Eliza Harris

Senior Scientist, Swiss Data Science Centre

I joined ETH Zürich’s Swiss Data Science Center as a senior scientist in 2021, after working as a postdoctoral researcher at MIT, Empa, and the University of Innsbruck. I received my PhD in Atmospheric Science from the Max Planck Institute for Chemistry in 2012, and my Bachelor in Antarctic Science from the University of Tasmania in 2008. My research centers around data analytics and machine learning approaches in environmental sciences, in particular the use of novel isotopic measurements and modelling approaches in biogeosciences.

Denitrifying pathways dominate nitrous oxide emissions from managed grassland during drought and rewetting

Nitrous oxide is a powerful greenhouse gas whose atmospheric growth rate has accelerated over the past decade. Most anthropogenic N2O emissions result from nitrogen addition to soils through fertilization, which is converted to N2O via oxic nitrification and anoxic denitrification pathways. In situ, online isotopic measurements using spectroscopy can be used to understand soil N2O emission pathways and thus develop efficient, targeted mitigation strategies.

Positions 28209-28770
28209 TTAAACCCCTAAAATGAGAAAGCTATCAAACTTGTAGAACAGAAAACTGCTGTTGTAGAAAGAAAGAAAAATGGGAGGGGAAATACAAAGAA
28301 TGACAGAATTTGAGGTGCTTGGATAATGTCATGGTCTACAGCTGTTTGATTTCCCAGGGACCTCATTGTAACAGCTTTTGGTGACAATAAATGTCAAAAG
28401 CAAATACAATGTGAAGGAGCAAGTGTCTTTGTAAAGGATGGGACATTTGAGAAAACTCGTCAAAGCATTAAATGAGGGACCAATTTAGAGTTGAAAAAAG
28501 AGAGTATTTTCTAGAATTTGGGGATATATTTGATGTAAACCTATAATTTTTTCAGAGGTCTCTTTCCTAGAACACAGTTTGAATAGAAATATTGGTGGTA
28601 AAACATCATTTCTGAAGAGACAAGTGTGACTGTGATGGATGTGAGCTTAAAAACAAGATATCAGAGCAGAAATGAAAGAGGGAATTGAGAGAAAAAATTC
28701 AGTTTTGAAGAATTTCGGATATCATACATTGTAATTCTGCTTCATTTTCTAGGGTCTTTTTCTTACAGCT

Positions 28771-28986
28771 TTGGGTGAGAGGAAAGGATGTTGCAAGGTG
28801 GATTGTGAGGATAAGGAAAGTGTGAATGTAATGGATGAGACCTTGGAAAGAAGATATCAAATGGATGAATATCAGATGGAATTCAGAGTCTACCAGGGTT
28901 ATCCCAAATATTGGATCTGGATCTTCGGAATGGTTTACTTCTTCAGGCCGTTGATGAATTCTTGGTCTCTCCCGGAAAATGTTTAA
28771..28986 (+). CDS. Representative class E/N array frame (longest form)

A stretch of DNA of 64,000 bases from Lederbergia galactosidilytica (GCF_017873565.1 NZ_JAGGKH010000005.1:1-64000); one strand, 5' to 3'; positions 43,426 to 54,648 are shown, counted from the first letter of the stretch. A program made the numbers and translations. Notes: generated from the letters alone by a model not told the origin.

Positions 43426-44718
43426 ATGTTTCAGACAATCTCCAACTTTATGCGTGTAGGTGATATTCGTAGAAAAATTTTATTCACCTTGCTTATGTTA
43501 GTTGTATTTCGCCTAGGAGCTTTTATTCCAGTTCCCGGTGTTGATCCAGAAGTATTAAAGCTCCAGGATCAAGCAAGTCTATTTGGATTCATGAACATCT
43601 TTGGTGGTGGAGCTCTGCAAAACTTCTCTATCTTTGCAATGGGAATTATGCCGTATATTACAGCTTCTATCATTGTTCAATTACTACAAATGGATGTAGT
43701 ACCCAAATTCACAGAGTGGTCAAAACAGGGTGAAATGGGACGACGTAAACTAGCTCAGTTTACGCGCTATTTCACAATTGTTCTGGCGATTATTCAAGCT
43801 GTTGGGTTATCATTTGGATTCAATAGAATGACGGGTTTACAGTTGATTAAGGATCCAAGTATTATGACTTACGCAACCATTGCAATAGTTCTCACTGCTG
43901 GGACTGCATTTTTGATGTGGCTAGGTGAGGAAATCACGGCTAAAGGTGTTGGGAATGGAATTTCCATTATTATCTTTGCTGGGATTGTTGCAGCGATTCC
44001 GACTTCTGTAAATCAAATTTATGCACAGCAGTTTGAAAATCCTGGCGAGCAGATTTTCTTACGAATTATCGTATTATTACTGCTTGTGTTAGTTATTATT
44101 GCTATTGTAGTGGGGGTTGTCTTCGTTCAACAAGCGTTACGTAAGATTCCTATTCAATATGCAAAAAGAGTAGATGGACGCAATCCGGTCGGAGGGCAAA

Isotopic measurements were used to understand N2O emission pathways under the influence of drought, which is expected to increase in frequency in many regions due to climate change. Drought-affected soils are expected to be well oxygenated; however, isotopic measurements showed that denitrifying pathways dominated N2O emissions during a severe drought applied to managed grassland. This was due to a reversible, drought-induced enrichment in nitrogen-bearing organic matter on soil microaggregates and suggested a strong role for chemo- or codenitrification. Throughout the post-drought rewetting period, denitrification dominated emissions, despite high variability in fluxes. Total N2O flux and denitrification contribution were significantly higher during rewetting than for control plots at the same soil moisture range. The observed feedbacks between precipitation changes induced by climate change and N2O emission pathways could account for some portion of the accelerating N2O growth rate observed over the past decade.